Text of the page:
He described the arrest of Banks as a wake up call and found it shocking. He also mentioned the conviction of Michael Walsh who was imprisoned for 5 years for indecent assaults on girls. He admitted the chapter’s mistake in allowing Walsh back into the Cathedral – he racalls the discussion being about forgiveness and whether he was entitled to a fresh start after prison.
He admits John Treadgold handles the Banks disclosure and parents badly.
PA said “I can see John Treadgold would have been defensive with the police. At the time of his retirement he burned a number of files. He had left the Deanery and returned, removed files from the basement and had a bonfire in the garden. I don’t know what the files were. They might have been Chapter files but could have been his own. We found it odd and told the police.”
PA resisted the suggestion that the Cathedral was a closed community.
He regrets putting together an indignant document criticising the Carmi report.
Elizabeth Hall (EH) was the national safeguarding adviser (NSA) 2009-2013. In her 50s, she wore glasses and had collar length hair.
EH has worked in many posts throughout her career before taking the role of NSA which was 2 days a week.
She felt handicapped by a lack of funding, no national guidance on interrelation of dioceses to the centre, and feeling “outside the church house family”.
She describes her work supporting DSAs and the KATE Wood discovery of the Tyler report in April 2012. She felt the cover up of Ball had been managed and Sussex Police should be told.
She thinks :-
- This can happen anywhere (not just Chichester).
- People can abuse in plain sight
- These men are obsessed with creating safe places for them to abuse and take care to carve out spaces.
In questioning Ivor Frank asked about document ACE006654_002 which relates to the Bishop of Peterborough having a massive bonfire of documents when he retired. She said there is a theological underpinning to this – to give his successor a fresh start. She is also aware that people keep documents in their attics after retirement.
Archbishop Justin Welby
Justin Welby (JW) wore round spectacles, was clean shaven and had short grey hair and wore a grey suit, black shirt and a dog collar and cross.
His aims on safeguarding are to:-
- Use his influence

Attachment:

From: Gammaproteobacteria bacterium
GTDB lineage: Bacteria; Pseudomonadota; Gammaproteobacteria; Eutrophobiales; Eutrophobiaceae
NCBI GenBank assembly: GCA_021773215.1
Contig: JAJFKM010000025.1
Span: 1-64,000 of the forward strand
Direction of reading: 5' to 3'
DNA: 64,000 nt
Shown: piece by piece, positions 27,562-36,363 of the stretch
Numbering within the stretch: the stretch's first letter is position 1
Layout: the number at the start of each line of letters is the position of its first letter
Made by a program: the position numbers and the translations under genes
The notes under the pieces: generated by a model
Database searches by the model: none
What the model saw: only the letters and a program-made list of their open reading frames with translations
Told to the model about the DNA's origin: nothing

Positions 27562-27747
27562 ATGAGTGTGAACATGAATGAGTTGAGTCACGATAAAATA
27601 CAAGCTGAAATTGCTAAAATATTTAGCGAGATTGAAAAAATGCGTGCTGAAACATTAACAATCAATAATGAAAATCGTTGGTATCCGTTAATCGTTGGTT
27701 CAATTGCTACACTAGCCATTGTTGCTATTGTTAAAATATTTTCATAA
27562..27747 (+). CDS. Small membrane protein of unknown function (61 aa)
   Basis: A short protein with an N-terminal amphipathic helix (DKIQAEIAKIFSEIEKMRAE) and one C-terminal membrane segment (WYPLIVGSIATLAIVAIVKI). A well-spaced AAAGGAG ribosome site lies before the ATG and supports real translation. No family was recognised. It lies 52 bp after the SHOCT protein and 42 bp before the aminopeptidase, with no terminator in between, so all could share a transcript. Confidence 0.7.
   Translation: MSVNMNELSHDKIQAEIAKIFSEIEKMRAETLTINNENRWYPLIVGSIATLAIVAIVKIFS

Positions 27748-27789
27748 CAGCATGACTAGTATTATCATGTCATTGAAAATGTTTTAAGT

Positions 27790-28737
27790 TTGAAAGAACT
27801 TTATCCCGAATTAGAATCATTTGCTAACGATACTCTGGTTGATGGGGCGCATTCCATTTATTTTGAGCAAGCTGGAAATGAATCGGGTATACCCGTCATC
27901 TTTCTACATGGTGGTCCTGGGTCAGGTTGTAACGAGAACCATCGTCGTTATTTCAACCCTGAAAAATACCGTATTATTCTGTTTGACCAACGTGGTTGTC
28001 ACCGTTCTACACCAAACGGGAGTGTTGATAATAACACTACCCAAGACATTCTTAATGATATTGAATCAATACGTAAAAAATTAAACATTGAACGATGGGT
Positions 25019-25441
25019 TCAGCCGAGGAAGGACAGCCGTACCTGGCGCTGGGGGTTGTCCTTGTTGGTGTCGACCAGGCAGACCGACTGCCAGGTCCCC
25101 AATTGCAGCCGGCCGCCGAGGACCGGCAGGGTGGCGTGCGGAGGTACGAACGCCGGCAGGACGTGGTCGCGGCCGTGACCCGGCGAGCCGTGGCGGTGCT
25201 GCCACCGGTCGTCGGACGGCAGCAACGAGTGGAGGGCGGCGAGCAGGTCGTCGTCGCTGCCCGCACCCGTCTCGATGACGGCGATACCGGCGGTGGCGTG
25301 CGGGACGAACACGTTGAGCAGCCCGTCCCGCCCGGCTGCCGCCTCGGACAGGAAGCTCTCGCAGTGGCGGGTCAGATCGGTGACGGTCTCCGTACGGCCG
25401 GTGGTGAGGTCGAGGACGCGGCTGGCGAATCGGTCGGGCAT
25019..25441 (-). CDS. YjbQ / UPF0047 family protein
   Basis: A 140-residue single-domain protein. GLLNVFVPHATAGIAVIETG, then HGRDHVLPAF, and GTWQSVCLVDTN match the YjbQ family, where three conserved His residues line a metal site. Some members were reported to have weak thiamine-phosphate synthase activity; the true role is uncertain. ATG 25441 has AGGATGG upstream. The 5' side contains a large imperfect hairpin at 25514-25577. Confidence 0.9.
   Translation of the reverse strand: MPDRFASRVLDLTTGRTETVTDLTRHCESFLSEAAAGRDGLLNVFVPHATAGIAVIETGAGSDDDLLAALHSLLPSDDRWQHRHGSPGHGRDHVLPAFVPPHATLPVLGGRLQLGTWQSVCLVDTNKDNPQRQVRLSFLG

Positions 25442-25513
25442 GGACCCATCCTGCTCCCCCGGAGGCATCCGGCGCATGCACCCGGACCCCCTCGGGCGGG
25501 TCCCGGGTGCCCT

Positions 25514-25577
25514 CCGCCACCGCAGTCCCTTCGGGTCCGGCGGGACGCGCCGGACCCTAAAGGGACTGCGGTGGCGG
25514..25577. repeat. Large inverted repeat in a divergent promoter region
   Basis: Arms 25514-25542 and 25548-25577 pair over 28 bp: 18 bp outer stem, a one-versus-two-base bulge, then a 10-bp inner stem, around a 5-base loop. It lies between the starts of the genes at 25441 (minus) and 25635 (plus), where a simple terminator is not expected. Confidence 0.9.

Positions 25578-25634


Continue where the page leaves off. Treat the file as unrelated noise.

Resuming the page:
- Provide leadership
- Make resources available
- Use discipline
He acknowledged he can’t compel any Bishop to do anything. His only tool is visitations which are cumbersome and rare. He complained the church took a long time to change things and that causes frustration. He wants to eradicate a culture of deference to bishops by working as teams, he hopes to pick up bad management before it becomes catastrophic. He’d advocate psychometric testing if its proven to help. He commented on integrating “tribes” and feels the Oxbridge class bias at the top is breaking down.
On the issues of forgiveness he used biblical quotes and theology to explain what the church should do.
On the issue of an independent redress system he said “we need justice therefore if we can’t find it in the present system we need to find a better one”
On the Bishop George Bell case he stressed the need for transparency and his principled avoidance of non disclosure agreements.
He agrees data collection is not good enough, that DSAs need outside supervision and nore ASVAs are needed. He also agreed the CDM process needs a separate strand for child abuse cases.
He learned that he’s become ashamed of the church, the insanity of a deferential culture, that Parish safeguarding officers are the front line, and the church has got to find ways of implementing change more quickly.
Bishop Peter Hancock
Peter Hancock, a fair haired man of around 60 wore a grey suit, purple shirt, dog collar and cross. He spoke with excitement about safeguarding.
He agreed the man in the street won’t know what giving “due regard” means legally and thinks there should be a change to clarify this.
He agreed there should be a separate procedure on capability in the CDM.
He agreed DSAs should be recruited nationally and work locally.
Discussions are starting on a redress scheme.
He agrees the seal of the confessional should not apply to child abuse.
He is working on improvements to monitoring PTOs including a register with Crockfords.
He refused to agree the church should implement Mandatory Reporting, instead stating it is the responsibility of everyone in the country to report. He feels the church is as close as it can get to MR.
He’s learnt its not enough to listen. The church needs to act and make policies visible and credible.